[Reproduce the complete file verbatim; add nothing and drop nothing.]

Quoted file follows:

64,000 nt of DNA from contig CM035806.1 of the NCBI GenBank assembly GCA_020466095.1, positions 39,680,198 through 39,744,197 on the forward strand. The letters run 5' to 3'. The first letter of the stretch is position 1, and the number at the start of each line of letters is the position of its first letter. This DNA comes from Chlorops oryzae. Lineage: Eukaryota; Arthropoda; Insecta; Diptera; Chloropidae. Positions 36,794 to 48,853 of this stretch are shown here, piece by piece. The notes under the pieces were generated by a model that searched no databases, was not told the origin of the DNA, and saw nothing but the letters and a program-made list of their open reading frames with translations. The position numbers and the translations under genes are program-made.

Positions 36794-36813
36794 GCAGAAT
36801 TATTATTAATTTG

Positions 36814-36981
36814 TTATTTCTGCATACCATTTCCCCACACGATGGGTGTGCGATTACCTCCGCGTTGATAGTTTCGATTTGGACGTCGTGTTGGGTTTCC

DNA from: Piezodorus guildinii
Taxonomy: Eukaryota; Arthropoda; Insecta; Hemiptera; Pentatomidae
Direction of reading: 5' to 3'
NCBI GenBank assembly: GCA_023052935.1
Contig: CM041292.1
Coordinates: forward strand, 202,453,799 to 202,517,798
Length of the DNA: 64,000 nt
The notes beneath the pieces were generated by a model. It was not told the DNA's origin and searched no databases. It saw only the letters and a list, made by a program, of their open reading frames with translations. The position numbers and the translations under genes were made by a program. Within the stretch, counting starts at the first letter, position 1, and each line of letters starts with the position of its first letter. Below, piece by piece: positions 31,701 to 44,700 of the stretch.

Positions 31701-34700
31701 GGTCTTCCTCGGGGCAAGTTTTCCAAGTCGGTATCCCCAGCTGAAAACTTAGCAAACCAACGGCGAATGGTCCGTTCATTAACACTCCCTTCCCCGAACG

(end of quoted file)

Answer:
64,000 nt of DNA from contig CM035806.1 of the NCBI GenBank assembly GCA_020466095.1, positions 39,680,198 through 39,744,197 on the forward strand. The letters run 5' to 3'. The first letter of the stretch is position 1, and the number at the start of each line of letters is the position of its first letter. This DNA comes from Chlorops oryzae. Lineage: Eukaryota; Arthropoda; Insecta; Diptera; Chloropidae. Positions 36,794 to 48,853 of this stretch are shown here, piece by piece. The notes under the pieces were generated by a model that searched no databases, was not told the origin of the DNA, and saw nothing but the letters and a program-made list of their open reading frames with translations. The position numbers and the translations under genes are program-made.

Positions 36794-36813
36794 GCAGAAT
36801 TATTATTAATTTG

Positions 36814-36981
36814 TTATTTCTGCATACCATTTCCCCACACGATGGGTGTGCGATTACCTCCGCGTTGATAGTTTCGATTTGGACGTCGTGTTGGGTTTCC

DNA from: Piezodorus guildinii
Taxonomy: Eukaryota; Arthropoda; Insecta; Hemiptera; Pentatomidae
Direction of reading: 5' to 3'
NCBI GenBank assembly: GCA_023052935.1
Contig: CM041292.1
Coordinates: forward strand, 202,453,799 to 202,517,798
Length of the DNA: 64,000 nt
The notes beneath the pieces were generated by a model. It was not told the DNA's origin and searched no databases. It saw only the letters and a list, made by a program, of their open reading frames with translations. The position numbers and the translations under genes were made by a program. Within the stretch, counting starts at the first letter, position 1, and each line of letters starts with the position of its first letter. Below, piece by piece: positions 31,701 to 44,700 of the stretch.

Positions 31701-34700
31701 GGTCTTCCTCGGGGCAAGTTTTCCAAGTCGGTATCCCCAGCTGAAAACTTAGCAAACCAACGGCGAATGGTCCGTTCATTAACACTCCCTTCCCCGAACG